My situation was very complicated from the start being a same sex marriage which for years was not recognized in the State of Florida until January 2015 and two properties involved.

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Freezing High Conflict Divorce Litigation for the Collaborative Process

I strongly suggest that any person who is in the initial stages of a Florida divorce consider engaging in the collaborative process from the very beginning.  This simply means that each spouses hires an attorney solely for the purpose of helping them reach a divorce agreement.

The attorneys are contractually prohibited from wasting time and money on preparing for trial (90% or so of all divorce cases settle, yet millions and millions of dollars are spent each year preparing for a trial that rarely happens).  Discussions are held in a private, respectful, and transparent atmosphere, and other professionals are brought in as needed to tend to the parties’ financial and emotional needs.

But some clients are resistant to the collaborative process because of perceived cost issues or they feel they need to have a gunslinger to take out their spouse.  And many attorneys will not engage in the collaborative process because litigation work is pretty profitable or they have not invested the time and money in taking an introductory collaborative training.

And so there are plenty of divorce battles going on in the Florida court system.  It is not uncommon for those battles to go on for two, three, four, or more years, and for the parties to spend hundreds of thousands of dollars in attorneys’ fees, expert witness fees, deposition fees, document production fees, forensic evaluation fees, court reporter fees, and so on, and feel no closer to a final resolution of their divorce.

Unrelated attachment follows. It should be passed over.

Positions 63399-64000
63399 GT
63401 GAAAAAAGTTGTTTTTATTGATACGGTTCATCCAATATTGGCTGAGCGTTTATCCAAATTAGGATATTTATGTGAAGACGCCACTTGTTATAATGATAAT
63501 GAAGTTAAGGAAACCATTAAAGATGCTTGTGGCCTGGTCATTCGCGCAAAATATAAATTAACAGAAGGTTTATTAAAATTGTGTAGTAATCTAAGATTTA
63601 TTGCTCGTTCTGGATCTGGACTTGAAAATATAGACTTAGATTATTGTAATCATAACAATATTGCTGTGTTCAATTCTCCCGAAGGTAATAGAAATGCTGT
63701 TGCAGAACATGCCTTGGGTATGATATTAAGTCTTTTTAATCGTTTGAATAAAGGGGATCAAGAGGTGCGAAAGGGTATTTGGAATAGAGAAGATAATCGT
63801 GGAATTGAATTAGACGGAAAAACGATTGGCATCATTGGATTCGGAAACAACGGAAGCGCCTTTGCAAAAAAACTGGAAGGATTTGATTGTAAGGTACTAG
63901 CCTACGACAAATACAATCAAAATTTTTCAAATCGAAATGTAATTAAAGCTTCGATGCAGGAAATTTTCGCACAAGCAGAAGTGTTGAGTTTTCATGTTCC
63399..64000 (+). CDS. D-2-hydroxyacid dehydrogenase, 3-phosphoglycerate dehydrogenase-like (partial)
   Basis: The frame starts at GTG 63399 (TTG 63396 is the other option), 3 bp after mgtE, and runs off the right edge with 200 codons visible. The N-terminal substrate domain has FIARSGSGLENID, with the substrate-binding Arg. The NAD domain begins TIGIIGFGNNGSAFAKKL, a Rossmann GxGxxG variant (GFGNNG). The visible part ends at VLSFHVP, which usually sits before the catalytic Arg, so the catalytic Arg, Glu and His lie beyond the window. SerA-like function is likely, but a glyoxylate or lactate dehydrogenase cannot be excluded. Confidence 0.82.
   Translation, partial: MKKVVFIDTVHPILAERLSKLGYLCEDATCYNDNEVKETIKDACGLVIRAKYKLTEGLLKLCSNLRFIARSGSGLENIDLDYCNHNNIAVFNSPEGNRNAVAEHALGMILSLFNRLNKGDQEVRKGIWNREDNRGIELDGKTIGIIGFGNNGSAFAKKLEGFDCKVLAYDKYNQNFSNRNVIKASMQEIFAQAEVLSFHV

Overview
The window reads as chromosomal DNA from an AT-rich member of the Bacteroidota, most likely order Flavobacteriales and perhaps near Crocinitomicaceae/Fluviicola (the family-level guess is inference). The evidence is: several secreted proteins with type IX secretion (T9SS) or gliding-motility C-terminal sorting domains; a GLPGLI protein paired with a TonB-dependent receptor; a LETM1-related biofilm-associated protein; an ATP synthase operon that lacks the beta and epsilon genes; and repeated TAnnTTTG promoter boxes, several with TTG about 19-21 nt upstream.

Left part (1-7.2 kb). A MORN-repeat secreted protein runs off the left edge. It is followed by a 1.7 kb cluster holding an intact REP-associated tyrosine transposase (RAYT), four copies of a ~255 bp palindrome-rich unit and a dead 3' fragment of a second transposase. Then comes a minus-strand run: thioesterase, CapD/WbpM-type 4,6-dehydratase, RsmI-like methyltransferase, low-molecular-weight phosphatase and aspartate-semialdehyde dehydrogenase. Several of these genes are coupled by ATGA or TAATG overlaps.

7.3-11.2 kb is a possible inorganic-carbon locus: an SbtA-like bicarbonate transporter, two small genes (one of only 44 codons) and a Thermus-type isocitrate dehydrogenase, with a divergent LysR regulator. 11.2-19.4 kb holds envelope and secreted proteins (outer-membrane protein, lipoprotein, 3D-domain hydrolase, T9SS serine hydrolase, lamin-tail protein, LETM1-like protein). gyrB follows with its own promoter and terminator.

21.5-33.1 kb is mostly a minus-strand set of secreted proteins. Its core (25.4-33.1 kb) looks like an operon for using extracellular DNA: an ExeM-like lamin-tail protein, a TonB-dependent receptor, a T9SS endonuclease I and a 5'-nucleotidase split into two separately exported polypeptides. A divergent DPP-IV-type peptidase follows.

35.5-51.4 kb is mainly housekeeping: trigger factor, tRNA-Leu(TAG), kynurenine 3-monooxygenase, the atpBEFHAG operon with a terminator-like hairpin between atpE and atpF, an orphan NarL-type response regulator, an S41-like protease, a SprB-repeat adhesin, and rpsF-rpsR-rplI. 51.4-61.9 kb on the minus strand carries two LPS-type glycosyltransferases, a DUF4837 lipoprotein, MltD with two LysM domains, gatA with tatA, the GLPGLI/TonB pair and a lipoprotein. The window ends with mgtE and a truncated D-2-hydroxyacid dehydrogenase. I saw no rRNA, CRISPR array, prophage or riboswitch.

But there is something that can be done to change the dynamics.

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Special Issues in Military Divorce

If you are in a family law matter involving a servicemember, you will encounter some unique issues to which you must pay special attention.

Residency Requirement

Generally, one party to a divorce must have been a resident of Florida for at least six months prior to filing.  However, there is an exception for servicemembers.  A servicemember (or his or her spouse) who is not currently in Florida may petition for divorce in Florida if he or she (i) was a Florida resident prior to entering the military and (ii) never established a permanent residence elsewhere.  Even if the military member had not lived in Florida prior to entering the service, he or she may still be able to file for divorce in Florida if he or she is deployed but has an intent to remain a permanent Florida resident.  Such intent may be evidenced by the following: (i) Florida voter registration; (ii) ownership of a Florida home; or (iii) registration of a vehicle in Florida.

Servicemembers Civil Relief Act

Many of the military issues in a divorce stem from the Servicemembers Civil Relief Act (the “SCRA”).  The SCRA was signed into law in 2003 and updated and replaced the Soldiers and Sailors’ Civil Relief Act of 1940.  Most provisions of the SCRA apply to the following people on active duty:  (i) members of the Army, Navy, Air Force, Marine Corps, and Coast Guards; (ii) members of the National Guard; and (iii) commissioned officers of the Public Health Service and National Oceanic and Atmospheric Administration.